- EU 2.1 A variety of abstractions built on binary sequences can be used to represent all digital data.
- EU 2.2 Multiple levels of abstraction are used to write programs or create other computational artifacts.
- EU 2.3 Models and simulations use abstraction to generate new understanding and knowledge.
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The above chapter readings include specific knowledge for EK's marked in bold. Work to include unmarked learning objectives in the CS Field Guide is currently in progress.
- EK 2.1.1A Digital data is represented by abstractions at different levels.
- EK 2.1.1B At the lowest level, all digital data are represented by bits.
- EK 2.1.1C At a higher level, bits are grouped to represent abstractions, including but not limited to numbers, characters, and color.
- EK 2.1.1D Number bases, including binary, decimal, and hexadecimal, are used to represent and investigate digital data.
EK 2.1.1E At one of the lowest levels of abstraction, digital data is represented in binary (base 2) using only combinations of the digits zero and one.
EK 2.1.1F Hexadecimal (base 16) is used to represent digital data because hexadecimal representation uses fewer digits than binary.
- EK 2.1.1G Numbers can be converted from any base to any other base.
EK 2.1.2A A finite representation is used to model the infinite mathematical concept of a number.
EK 2.1.2B In many programming languages, the fixed number of bits used to represent characters or integers limits the range of integer values and mathematical operations; this limitation can result in over flow or other errors.
EK 2.1.2C In many programming languages, the fixed number of bits used to represent real numbers (as floating-point numbers) limits the range of floating-point values and mathematical operations; this limitation can result in round off and other errors.
- EK 2.1.2D The interpretation of a binary sequence depends on how it is used.
- EK 2.1.2E A sequence of bits may represent instructions or data.
- EK 2.1.2F A sequence of bits may represent different types of data in different contexts.
- EK 2.2.1A The process of developing an abstraction involves removing detail and generalizing functionality.
- EK 2.2.1B An abstraction extracts common features from specific examples in order to generalize concepts.
- EK 2.2.1C An abstraction generalizes functionality with input parameters that allow software reuse.
- EK 2.2.2A Software is developed using multiple levels of abstractions, such as constants, expressions, statements, procedures, and libraries.
- EK 2.2.2B Being aware of and using multiple levels of abstraction in developing programs helps to more effectively apply available resources and tools to solve problems.
EK 2.2.3A Different programming languages offer different levels of abstraction.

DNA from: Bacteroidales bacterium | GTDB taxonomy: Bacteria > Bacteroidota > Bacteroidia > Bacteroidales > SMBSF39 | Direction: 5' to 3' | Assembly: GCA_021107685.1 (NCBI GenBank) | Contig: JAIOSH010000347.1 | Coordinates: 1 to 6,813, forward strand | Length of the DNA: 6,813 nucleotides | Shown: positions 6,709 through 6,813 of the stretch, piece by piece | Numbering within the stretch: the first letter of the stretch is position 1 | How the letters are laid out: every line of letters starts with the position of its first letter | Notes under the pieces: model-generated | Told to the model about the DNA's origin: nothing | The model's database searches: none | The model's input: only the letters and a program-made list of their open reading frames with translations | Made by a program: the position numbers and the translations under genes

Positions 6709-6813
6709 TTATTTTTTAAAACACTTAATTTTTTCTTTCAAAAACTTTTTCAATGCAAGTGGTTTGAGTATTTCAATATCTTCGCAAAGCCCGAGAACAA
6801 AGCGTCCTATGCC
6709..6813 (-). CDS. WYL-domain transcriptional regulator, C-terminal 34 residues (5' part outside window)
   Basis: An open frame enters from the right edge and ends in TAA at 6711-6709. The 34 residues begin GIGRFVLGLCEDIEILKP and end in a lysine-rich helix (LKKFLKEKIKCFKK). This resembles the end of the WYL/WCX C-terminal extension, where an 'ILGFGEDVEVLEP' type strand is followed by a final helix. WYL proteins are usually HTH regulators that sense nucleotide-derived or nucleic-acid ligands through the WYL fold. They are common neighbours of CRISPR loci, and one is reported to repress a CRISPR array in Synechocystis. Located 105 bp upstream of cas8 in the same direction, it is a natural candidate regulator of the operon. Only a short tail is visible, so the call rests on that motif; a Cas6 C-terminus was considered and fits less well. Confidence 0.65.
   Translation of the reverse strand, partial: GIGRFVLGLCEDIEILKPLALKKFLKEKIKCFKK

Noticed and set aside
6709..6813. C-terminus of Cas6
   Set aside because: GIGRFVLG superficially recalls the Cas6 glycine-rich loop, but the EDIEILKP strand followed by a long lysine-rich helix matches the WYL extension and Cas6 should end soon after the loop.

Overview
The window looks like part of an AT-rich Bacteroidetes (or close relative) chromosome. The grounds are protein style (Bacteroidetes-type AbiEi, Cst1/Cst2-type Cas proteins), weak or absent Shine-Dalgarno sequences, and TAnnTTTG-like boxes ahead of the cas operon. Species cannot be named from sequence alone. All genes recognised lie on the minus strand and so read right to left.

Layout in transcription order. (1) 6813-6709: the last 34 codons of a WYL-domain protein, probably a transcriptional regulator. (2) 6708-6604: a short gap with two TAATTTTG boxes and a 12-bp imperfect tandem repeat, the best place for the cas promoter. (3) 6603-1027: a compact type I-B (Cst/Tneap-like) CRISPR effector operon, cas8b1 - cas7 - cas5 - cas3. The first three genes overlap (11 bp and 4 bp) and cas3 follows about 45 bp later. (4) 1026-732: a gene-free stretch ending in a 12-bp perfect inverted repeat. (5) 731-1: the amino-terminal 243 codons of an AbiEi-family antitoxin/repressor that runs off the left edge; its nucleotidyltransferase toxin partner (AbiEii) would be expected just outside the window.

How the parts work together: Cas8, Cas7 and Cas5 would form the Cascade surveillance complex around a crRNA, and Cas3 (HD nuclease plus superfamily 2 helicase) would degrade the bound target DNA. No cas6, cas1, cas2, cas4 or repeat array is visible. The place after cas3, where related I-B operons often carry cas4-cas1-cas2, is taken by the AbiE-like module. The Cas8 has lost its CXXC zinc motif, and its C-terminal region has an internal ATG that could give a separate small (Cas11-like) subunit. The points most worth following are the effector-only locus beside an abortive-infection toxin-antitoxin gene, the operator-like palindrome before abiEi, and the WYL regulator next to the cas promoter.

EK 2.2.3B High-level programming languages provide more abstractions for the programmer and make it easier for people to read and write a program.
- EK 2.2.3C Code in a programming language is often translated into code in another (lower level) language to be executed on a computer.
- EK 2.2.3D In an abstraction hierarchy, higher levels of abstraction (the most general concepts) would be placed toward the top and lower level abstractions (the more specific concepts) toward the bottom.
- EK 2.2.3E Binary data is processed by physical layers of computing hardware, including gates, chips, and components.
EK 2.2.3F A logic gate is a hardware abstraction that is modeled by a Boolean function.
EK 2.2.3G A chip is an abstraction composed of low-level components and circuits that perform a specific function.
- EK 2.2.3H A hardware component can be low level like a transistor or high level like a video card.
- EK 2.2.3I Hardware is built using multiple levels of abstractions, such as transistors, logic gates, chips, memory, motherboards, special purpose cards, and storage devices.
- EK 2.2.3J Applications and systems are designed, developed, and analyzed using levels of hardware, software, and conceptual abstractions.
- EK 2.2.3K Lower level abstractions can be combined to make higher level abstractions, such as short message services (SMS) or email messages, images, audio files, and videos.
- EK 2.3.1A Models and simulations are simplified representations of more complex objects or phenomena.
- EK 2.3.1B Models may use different abstractions or levels of abstraction depending on the objects or phenomena being posed.
- EK 2.3.1C Models often omit unnecessary features of the objects or phenomena that are being modeled.
- EK 2.3.1D Simulations mimic real-world events without the cost or danger of building and testing the phenomena in the real world.
- EK 2.3.2A Models and simulations facilitate the formulation and refinement of hypotheses related to the objects or phenomena under consideration.
- EK 2.3.2B Hypotheses are formulated to explain the objects or phenomena being modeled.
- EK 2.3.2C Hypotheses are re ned by examining the insights that models and simulations provide into the objects or phenomena.
- EK 2.3.2D The results of simulations may generate new knowledge and new hypotheses related to the phenomena being modeled.
- EK 2.3.2E Simulations allow hypotheses to be tested without the constraints of the real world.
- EK 2.3.2F Simulations can facilitate extensive and rapid testing of models.
- EK 2.3.2G The time required for simulations is impacted by the level of detail and quality of the models and the software and hardware used for the simulation.
- EK 2.3.2H Rapid and extensive testing allows models to be changed to accurately reflect the objects or phenomena being modeled.